SM was one of only 5 MPs who refused to show up to House of Reps to support the motion apologising to the stolen generation. She explained her decision by asserting that there had never been a formal policy in Victoria of removing children from their families and that there is no evidence for any “truly stolen” children. Is there any section of our society more oppressed and degraded, are there any members of our society more mocked and abused in daily life?

    SM has, as you alluded to, proved herself to be inhuman, to be no friend at all to feminism or progressive politics. Not wanting to sound cruel, but she deserves to be mocked in public forums, not because she is a woman, but because she is a hateful fascist who has no place in a future country based on equality. These horrid fascist, racist, sexist, future eaters should be opposed at every turn, and should not be allowed to, even tangentially, use feminism as a defence. We should be critical of TJ and the other panellists as well. But in the end I am happy for her to bear the greater burden of public mockery as she was right next to the man, and she not only failed to do nothing, she was actively repelled. While some in the media glommed on to an easy thoughtless story the Murdoch press jumped into the breach to defend her.

    I would have to disagree with you final comment that “how she reacts when someone faints is pretty minor.” Aristotle once wrote we should judge people as they habitually act in this case we can see SM is vile in words as well as vile in actions.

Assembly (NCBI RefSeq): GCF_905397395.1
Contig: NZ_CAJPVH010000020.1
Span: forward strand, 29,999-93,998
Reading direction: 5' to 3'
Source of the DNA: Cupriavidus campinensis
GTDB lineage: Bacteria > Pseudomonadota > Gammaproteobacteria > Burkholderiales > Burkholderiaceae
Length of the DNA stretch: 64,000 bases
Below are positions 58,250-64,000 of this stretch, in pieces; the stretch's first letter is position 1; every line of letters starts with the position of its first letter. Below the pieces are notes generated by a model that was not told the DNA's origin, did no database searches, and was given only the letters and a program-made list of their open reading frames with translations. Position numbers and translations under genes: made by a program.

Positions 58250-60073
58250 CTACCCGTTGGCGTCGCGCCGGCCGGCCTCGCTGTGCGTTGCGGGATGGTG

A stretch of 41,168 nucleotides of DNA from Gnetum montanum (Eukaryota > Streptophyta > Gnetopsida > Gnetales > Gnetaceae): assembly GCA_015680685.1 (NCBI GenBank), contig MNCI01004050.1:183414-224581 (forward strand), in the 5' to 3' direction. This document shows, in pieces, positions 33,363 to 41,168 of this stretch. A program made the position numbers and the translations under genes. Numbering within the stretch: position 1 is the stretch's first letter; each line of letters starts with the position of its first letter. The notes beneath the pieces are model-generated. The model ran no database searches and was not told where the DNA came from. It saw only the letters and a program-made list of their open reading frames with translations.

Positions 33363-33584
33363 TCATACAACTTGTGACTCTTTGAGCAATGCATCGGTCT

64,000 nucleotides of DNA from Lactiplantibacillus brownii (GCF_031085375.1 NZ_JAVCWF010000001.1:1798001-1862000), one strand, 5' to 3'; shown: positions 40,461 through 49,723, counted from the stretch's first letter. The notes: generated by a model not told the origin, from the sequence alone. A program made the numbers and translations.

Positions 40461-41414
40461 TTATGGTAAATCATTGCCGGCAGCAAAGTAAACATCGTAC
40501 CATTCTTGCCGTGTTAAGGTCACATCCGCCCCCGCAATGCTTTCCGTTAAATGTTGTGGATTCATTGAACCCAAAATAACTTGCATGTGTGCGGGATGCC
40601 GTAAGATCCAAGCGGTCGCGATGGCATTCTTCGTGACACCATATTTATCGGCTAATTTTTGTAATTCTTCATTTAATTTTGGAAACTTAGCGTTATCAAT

• Ah, but the problem is that Mirabella isn’t going to see this response and think, “Oh, it’s because of what I’ve done and said in the past”. She’s going to see the response and think, “people are arseholes”. The response needs to fit the “crime” and in this situation it doesn’t and so anyone on the receiving end of this criticism wouldn’t put the two together.

  16. I think people are laying into Mirabella because
    a) She’s a woman and
    b) She’s widely perceived to be an arsehole
    in that order.

    Well, that certainly lowered the tone of the discussion.

  17. Yeah, this whole thing really caused a massive eye roll attack for me. For people who are rushing to deny that it has anything at all to do with gender (and they’re everywhere), let’s think about it.